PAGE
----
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 Post subject: A league of their own
PostPosted: Sun Jun 25, 2006 5:38 pm 
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Joined: Thu Jul 15, 2004 12:01 am
Posts: 968
Location: Champaign, Ill.
WordyGurdy wrote:
Niko, what's going on with the Redbirds? The White Sox hang a 33-spot on them over the first two games of their series, then beat them 1-0 in the third game. Then the Tigers hang a 17-spot on them over two games, winning both.


Make that three in a row. No thanks, of course, to Isringhausen's blown save in the bottom of the ninth last night, or not having Pujols available for the first two Sox games (he was 0-4 in his return in the third game of the series) or Jim Edmonds for the first two games of the Tigers series (he went 0-3 today). It's also going to be an uphill battle when you play the two best teams in baseball in back-to-back road series. On top of that, Mark Mulder, who started the 20-6 Sox shellacking and gave up 11 runs in the third, was put on the 15-day DL with a shoulder strain and rotator cuff inflammation. Methinks this had something to do with his past few performances.

This is just another indicator to me of the difference between the leagues. In the past two World Series, the National League team has been effectively silenced by its American League counterpart, and both ended in a sweep. This might be because those two National League teams had just emerged from hard-fought seven- and six-game Championship Series, respectively, against each other, before facing teams that rode in with a lot more to prove and more momentum. In 2004, the Cardinals were trying to win their first World Series in 22 years. The Red Sox' drought was a bit longer. In 2005, the Astros were trying just to reach the World Series for the first time in club history, and it took recovery from a major meltdown by their closer to do it. Once they hit the big stage, it seemed they were no match for another team trying to erase a curse.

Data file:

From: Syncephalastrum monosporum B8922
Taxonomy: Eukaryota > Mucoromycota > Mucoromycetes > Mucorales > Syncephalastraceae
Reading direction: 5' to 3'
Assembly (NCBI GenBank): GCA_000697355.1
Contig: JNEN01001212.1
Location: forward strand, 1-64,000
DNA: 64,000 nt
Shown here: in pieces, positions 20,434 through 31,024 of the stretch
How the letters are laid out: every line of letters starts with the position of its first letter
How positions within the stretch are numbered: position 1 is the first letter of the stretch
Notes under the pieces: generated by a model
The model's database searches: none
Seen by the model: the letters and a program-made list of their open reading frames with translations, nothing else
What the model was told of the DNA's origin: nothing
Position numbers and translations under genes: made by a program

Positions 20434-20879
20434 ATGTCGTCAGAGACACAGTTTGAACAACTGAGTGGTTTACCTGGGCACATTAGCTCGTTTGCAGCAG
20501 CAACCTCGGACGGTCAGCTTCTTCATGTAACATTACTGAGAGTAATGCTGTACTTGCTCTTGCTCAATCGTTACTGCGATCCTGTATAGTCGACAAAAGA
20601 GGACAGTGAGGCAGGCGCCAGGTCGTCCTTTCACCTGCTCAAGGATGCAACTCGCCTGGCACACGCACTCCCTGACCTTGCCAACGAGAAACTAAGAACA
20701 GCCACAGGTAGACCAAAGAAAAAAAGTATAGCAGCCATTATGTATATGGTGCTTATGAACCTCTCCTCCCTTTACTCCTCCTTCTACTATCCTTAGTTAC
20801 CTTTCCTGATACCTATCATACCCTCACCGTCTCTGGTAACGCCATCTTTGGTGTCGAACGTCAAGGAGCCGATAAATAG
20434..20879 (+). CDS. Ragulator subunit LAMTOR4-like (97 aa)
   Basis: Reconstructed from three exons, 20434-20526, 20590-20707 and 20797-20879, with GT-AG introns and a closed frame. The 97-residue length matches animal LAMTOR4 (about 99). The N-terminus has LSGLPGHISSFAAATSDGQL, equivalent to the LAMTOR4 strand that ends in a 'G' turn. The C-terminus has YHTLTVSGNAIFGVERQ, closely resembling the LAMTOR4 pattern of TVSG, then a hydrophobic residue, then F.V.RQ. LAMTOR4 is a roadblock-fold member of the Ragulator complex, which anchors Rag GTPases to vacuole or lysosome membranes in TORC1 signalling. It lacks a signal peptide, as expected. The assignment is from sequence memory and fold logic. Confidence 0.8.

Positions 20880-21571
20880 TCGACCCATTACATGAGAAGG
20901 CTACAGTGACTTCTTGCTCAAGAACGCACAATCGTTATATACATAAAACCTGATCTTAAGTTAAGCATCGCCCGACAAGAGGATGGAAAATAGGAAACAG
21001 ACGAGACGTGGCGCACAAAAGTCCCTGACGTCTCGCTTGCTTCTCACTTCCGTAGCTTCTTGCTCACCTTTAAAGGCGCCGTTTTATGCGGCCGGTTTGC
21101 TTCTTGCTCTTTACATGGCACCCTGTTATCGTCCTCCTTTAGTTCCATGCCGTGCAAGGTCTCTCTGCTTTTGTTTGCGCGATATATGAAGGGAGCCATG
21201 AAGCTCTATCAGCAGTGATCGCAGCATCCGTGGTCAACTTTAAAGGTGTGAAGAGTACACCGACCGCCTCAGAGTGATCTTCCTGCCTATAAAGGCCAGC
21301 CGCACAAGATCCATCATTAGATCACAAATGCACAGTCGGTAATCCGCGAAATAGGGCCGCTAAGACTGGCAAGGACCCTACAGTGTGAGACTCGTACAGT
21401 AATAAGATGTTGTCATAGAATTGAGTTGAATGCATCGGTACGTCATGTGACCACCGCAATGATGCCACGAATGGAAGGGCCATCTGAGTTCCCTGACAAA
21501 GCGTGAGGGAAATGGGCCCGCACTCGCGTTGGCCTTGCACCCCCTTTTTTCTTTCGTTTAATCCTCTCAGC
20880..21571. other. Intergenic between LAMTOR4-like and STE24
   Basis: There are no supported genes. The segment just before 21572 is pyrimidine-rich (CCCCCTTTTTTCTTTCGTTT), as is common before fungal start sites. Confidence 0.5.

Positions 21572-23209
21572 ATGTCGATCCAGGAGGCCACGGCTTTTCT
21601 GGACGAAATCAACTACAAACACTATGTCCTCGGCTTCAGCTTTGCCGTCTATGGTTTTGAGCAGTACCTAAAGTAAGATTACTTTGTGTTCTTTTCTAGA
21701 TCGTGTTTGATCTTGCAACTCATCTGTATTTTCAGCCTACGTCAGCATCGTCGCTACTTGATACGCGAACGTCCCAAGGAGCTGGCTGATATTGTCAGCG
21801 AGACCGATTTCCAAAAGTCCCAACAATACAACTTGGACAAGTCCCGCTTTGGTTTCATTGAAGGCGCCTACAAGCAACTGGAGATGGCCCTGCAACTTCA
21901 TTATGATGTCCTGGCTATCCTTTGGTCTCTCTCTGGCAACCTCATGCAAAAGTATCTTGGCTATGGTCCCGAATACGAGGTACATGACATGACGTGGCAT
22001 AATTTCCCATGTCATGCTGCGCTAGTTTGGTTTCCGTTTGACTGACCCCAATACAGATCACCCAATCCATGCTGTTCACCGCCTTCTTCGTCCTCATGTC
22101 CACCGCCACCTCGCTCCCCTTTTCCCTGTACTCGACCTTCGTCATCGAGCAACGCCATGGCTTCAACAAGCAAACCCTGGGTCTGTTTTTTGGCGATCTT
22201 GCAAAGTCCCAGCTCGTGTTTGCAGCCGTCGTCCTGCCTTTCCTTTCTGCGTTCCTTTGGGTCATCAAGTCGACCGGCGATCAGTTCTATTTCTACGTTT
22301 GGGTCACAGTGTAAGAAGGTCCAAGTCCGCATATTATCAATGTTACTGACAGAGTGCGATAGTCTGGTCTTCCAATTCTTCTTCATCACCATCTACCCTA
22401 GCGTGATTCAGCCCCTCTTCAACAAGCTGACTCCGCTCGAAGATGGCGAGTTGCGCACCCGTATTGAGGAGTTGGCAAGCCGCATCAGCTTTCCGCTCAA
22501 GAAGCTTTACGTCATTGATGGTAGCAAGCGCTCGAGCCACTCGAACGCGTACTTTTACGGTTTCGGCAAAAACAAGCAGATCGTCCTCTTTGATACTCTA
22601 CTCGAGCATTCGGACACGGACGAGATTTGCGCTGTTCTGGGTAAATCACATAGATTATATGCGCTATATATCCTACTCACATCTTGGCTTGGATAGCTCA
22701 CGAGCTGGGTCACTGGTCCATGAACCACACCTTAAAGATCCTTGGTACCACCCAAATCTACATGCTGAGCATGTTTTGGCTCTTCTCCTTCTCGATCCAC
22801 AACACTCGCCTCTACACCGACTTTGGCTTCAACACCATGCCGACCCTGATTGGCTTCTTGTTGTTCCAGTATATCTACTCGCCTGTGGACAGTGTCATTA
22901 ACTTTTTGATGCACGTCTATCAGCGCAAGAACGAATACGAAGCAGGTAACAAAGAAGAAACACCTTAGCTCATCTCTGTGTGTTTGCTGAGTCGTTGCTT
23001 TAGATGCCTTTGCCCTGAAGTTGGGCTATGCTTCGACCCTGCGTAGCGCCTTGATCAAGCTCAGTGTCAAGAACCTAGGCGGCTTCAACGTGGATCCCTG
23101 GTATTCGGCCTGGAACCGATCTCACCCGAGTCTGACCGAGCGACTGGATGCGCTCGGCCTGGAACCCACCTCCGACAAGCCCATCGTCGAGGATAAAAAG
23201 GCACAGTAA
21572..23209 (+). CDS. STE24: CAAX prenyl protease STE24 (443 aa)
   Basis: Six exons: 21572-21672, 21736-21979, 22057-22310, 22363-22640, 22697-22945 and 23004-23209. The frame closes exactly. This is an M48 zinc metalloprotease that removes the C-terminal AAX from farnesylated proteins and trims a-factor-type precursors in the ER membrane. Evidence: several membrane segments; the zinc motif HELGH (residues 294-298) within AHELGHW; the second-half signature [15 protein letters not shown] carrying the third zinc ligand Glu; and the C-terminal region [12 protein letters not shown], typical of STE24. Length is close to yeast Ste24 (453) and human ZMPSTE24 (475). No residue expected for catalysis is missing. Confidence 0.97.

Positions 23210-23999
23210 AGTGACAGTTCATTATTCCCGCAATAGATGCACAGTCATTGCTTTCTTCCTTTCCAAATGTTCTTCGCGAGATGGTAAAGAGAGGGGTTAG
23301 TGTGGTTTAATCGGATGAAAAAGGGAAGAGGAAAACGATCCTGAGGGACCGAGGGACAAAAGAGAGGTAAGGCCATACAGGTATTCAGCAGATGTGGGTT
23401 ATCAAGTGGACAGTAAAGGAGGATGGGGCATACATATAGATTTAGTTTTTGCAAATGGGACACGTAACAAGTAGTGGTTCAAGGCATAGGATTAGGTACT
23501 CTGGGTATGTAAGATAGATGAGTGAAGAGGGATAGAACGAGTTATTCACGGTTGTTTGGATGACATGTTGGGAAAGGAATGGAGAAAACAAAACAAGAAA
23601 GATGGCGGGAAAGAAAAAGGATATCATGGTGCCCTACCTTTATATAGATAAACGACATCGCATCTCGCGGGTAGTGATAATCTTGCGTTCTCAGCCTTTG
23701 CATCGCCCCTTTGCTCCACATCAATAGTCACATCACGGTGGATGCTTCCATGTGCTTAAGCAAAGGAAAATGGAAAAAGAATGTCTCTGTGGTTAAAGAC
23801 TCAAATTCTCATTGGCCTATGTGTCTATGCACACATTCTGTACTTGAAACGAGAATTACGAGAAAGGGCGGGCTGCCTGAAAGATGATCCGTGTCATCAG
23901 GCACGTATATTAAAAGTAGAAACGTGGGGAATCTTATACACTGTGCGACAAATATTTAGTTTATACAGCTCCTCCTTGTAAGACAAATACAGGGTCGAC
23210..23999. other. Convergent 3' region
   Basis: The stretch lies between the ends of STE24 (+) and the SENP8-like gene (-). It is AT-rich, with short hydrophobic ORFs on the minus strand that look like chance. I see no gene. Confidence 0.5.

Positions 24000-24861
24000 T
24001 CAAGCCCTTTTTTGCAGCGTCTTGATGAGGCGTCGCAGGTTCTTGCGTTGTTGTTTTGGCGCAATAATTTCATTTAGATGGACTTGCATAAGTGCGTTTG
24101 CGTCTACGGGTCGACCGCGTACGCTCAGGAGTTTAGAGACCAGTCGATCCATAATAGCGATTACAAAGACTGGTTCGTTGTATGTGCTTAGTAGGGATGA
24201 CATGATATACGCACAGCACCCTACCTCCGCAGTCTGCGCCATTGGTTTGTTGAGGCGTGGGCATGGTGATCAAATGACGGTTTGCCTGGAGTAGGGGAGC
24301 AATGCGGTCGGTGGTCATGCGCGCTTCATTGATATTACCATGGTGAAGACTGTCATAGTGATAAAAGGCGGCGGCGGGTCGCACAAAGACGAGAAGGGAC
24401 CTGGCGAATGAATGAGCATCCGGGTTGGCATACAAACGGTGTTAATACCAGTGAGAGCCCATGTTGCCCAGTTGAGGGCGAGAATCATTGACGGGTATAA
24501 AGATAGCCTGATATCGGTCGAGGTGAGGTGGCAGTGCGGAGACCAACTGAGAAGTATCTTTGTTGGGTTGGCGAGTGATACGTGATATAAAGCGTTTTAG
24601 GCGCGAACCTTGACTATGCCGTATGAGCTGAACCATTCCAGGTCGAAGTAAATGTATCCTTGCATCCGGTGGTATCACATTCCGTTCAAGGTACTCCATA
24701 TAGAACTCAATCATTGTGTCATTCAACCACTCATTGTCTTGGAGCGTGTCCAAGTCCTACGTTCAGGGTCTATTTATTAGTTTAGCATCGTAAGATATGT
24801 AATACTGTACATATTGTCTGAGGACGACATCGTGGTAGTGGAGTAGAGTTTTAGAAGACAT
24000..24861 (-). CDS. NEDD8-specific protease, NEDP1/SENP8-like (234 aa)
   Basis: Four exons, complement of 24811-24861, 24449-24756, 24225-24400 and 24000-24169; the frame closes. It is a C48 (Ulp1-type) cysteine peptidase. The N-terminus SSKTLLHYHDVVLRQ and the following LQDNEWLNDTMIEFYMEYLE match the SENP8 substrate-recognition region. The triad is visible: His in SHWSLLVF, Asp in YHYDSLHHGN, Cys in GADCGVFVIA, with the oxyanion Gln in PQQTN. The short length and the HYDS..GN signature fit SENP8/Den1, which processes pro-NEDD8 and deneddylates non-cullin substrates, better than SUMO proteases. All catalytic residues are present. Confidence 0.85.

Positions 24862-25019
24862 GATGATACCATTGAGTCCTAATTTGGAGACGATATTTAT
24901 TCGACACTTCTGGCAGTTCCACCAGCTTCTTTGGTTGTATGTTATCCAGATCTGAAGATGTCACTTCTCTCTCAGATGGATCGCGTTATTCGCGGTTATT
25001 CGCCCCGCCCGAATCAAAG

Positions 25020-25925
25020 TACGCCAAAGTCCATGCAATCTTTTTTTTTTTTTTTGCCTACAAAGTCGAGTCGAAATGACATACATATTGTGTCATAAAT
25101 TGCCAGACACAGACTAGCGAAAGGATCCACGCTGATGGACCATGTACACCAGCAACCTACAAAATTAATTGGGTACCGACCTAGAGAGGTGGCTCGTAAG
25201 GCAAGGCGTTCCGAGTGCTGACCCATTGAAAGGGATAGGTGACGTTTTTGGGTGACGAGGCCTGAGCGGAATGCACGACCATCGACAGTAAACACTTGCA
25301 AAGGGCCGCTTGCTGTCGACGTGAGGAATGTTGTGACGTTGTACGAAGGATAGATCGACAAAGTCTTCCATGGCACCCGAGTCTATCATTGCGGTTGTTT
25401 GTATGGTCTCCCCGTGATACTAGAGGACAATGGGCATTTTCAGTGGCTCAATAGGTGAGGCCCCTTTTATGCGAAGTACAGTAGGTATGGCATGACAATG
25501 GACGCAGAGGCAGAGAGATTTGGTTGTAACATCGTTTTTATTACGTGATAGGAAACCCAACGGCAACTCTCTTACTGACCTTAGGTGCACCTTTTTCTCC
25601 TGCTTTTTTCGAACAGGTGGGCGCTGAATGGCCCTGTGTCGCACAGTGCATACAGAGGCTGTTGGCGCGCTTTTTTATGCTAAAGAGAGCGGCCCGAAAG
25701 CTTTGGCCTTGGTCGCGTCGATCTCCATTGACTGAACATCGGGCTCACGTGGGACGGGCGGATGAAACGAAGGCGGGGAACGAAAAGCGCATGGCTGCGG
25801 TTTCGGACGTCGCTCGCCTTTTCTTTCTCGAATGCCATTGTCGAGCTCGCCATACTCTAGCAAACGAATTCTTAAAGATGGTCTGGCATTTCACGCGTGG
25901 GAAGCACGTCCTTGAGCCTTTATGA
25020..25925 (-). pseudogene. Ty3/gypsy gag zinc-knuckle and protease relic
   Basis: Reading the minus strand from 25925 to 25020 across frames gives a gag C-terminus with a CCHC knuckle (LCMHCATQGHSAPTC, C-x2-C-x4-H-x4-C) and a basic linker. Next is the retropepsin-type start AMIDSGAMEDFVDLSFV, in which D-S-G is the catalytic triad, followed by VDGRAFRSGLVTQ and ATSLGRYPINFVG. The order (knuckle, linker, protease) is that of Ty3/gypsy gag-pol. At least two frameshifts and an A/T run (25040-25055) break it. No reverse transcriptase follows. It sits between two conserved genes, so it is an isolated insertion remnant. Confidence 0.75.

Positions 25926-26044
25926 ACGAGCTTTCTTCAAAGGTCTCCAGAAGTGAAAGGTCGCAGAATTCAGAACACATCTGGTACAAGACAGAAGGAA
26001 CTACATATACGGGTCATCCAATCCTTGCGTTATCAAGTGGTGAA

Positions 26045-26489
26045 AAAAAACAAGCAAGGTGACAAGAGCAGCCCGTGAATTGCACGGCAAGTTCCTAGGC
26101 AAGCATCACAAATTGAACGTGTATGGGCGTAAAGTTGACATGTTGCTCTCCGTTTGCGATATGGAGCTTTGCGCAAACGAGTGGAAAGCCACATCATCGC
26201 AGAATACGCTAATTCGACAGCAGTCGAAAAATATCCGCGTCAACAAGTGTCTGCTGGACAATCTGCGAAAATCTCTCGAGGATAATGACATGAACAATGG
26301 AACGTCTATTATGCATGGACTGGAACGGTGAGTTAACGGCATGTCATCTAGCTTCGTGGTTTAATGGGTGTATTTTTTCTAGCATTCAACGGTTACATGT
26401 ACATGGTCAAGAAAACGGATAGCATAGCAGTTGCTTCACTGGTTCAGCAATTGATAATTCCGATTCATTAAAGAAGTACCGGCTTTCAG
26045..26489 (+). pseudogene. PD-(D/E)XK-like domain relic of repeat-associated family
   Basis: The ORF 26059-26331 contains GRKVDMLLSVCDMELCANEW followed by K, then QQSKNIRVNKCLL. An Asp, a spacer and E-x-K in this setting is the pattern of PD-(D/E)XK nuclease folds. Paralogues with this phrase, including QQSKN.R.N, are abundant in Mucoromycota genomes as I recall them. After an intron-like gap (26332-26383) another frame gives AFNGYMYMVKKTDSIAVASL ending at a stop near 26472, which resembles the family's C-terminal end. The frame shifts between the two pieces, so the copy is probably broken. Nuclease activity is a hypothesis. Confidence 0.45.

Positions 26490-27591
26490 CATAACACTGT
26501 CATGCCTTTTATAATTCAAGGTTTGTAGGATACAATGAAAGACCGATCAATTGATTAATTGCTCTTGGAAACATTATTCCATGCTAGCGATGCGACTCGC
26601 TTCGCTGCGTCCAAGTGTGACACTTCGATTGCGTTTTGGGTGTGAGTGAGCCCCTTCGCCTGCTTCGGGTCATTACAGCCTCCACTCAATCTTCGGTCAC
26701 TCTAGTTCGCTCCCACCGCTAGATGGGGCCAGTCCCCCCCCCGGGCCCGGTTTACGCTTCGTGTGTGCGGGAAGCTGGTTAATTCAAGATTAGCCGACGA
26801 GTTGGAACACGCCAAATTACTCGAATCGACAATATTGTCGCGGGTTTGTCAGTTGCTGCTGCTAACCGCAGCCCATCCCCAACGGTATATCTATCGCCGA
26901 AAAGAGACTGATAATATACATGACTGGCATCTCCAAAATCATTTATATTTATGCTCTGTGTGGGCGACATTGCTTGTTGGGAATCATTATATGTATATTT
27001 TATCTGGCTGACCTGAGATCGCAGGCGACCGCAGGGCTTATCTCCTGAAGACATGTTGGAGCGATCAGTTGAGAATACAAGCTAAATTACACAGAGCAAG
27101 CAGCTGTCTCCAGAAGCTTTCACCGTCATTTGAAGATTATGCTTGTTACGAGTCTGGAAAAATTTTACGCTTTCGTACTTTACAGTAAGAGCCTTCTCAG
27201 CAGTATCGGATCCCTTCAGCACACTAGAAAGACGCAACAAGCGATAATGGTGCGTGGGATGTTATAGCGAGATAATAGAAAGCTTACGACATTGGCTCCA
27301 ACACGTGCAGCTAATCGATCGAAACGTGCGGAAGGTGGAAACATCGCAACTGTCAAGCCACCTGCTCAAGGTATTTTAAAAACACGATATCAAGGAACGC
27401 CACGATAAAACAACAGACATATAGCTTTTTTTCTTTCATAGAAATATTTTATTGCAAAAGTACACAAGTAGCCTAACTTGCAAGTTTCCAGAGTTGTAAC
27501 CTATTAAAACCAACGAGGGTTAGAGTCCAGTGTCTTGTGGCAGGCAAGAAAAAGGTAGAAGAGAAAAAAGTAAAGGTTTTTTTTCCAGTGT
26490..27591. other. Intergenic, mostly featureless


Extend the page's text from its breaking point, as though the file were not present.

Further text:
Maybe the momentum involved had something to do with it. Maybe the National League teams just stopped playing. One thing has been clear, though, the past two years: Being crowned the American League Champion pretty much punched the ticket to World Series Champion. So I'm wondering: Is American League baseball really that much better? Is that league attracting better players? How does the DH rule come into play? Why has the National League not been able to so much as put up a fight, especially on the sport's biggest stage?

Sorry. 0-6 road trips tend to get you thinking.


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PostPosted: Sun Jun 25, 2006 8:29 pm 
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Joined: Sat Nov 01, 2003 1:01 am
Posts: 741
Location: The Empire State
It is odd how far the pendulum has swung in favor of AL dominance, especially with all the flow between leagues of players owing to free agency. You would think the leagues would be on a par with each other, but I guess the DH is a big factor.

Still, it's been pitching in the past two World Series that has dominated. Hard to explain that difference between the leagues, except that NL pitchers are facing a DH in the World Series, and thus a deeper lineup, for however many home games the AL team has.


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